I'd known about the Intermittent Fasting for about 4 months before I decided I wanted to give it a go.
My biggest fear was that I would lose all my weight-training gains for the year.
I'd also decided at the beginning of 2012 to train throughout the year without overly restricting my diet.
Once the year was nearly over I felt I'd gained a bit too much fat. So I was prepared to lose weight anyway and see what happened.
When I share with others my findings of the IF diet I can see a variety of reactions.
One of the most common is a repulsion to the idea of a 'DIET'. On top of that a 'whole day' devoted to half-starving seems to scare people away. It seems the idea of suffering for one day outweighs all the benefits received. The word 'FASTING' is also a red flag signal.
I can see people of this reaction have this look in their faces. Its a bit of a complicated array of expressions. One of the more easily read is 'defensive'.
'Defensive' is usually associated with 'not ready'. I also probably had a similar expression on my face. It was for me a reluctance to lose all my training gains at that time.
One has to be ready, mentally. To be honest I've known of the benefits of 'fasting' or restrictive eating for decades. Which just goes to show how one's goals can affect a trial of a possibly useful and manageable lifestyle of eating.
I didn't really fear that eating less would affect me in any other way negatively, other than make me lose weight and all my muscle gains of a season.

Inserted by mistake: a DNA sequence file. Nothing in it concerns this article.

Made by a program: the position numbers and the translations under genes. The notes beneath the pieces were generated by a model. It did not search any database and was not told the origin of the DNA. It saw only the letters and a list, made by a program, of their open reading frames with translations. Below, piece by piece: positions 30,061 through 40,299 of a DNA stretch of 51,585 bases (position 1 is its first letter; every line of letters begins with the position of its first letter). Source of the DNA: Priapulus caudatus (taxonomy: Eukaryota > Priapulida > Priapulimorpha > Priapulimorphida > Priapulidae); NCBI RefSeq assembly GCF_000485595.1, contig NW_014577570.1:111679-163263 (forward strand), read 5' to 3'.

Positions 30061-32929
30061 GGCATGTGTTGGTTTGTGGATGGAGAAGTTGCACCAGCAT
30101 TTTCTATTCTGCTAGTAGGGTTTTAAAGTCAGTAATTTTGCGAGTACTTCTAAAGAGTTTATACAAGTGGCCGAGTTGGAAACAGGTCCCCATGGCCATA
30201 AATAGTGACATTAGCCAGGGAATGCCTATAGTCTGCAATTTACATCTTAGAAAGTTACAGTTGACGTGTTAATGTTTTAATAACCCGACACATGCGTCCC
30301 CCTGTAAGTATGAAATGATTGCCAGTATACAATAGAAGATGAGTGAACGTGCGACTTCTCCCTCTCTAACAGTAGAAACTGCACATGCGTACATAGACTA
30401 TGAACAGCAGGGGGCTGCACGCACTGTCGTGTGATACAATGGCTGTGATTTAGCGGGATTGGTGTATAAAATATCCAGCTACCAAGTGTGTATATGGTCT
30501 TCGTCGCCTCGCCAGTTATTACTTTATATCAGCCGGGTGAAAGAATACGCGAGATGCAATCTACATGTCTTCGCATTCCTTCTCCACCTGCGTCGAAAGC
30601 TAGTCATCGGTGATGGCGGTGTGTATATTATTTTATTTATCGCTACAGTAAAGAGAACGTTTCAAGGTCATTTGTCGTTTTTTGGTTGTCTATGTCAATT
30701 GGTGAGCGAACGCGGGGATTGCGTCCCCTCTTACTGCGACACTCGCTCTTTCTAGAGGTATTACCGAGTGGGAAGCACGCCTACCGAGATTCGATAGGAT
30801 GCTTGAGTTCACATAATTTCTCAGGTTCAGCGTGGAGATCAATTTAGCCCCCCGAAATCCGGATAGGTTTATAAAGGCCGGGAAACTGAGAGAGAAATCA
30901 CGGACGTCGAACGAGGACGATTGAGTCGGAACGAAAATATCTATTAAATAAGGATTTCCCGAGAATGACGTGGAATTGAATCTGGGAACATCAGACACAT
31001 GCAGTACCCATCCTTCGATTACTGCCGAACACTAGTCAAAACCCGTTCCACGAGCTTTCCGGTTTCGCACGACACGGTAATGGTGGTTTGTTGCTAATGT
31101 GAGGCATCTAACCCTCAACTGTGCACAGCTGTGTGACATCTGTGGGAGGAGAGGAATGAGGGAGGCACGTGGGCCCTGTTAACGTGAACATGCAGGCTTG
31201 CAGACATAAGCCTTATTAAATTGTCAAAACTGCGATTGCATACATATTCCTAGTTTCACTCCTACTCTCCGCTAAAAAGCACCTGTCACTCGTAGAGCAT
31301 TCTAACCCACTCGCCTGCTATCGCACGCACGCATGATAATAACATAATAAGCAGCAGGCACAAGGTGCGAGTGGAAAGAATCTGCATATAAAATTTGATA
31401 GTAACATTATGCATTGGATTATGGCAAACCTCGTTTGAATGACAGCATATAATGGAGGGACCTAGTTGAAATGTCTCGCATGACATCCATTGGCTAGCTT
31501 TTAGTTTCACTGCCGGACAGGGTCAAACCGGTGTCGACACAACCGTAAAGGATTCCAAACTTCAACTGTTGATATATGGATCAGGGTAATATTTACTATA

One other reaction is a keenness to try out the one day a week fast.
What I find often is although one is ready to try it out, it can get postponed for a further 6 weeks or so.
This is common. The brain has a momentum of its routines and beliefs. It requires a lot of convincing, reminders, processing and conscious thought to introduce something like this.
One important consideration is a firm decision to how long you intend to try this out. My delayed decision was in part due to a long term commitment before starting. One of my stronger reasons for trying it out was to do a regular detox once a week. As each decade creeps upon us, without a regular detox we start becoming less able to eliminate our excess toxins.
So I felt that I wanted to put this in as a long term commitment and lifestyle change.
I'm a person that makes a decision and then sticks to it, to the extreme. I only break the commitment if it harms me in any way. Like over-training for instance.
This was another reason why it took a while to make the final commitment. There is no point is just dabbling for 2 weeks or even 6. Give it at least 3 months. If you are doing it once a week that's around 13 days!! Around 2 weeks of dieting spaced over 3 months. In a year that's less that 60 days!
It ticks all the boxes of losing weight slowly but steadily. One should be able to lose a stone(14lbs, 7kg) in a year. More than likely it will be more than that. The exception would be if you are training to gain muscle. But even then it would probably be possible unless one eats a bit more on the other 6 days of normal eating.
I'd love to be able at this stage give a 12 month report but I've only got just over 3 months at this stage to offer.
I am trying to remain open to the idea of retaining/gaining muscle and losing fat and weight. The ideal is to continue gaining muscle while losing fat. I've never experienced this ability before now. It appears I am achieving this but it's still too early to tell. What I can say is my shirts are still tightish but my trouser waistline is definitely smaller.
Its very exciting really, I have to say.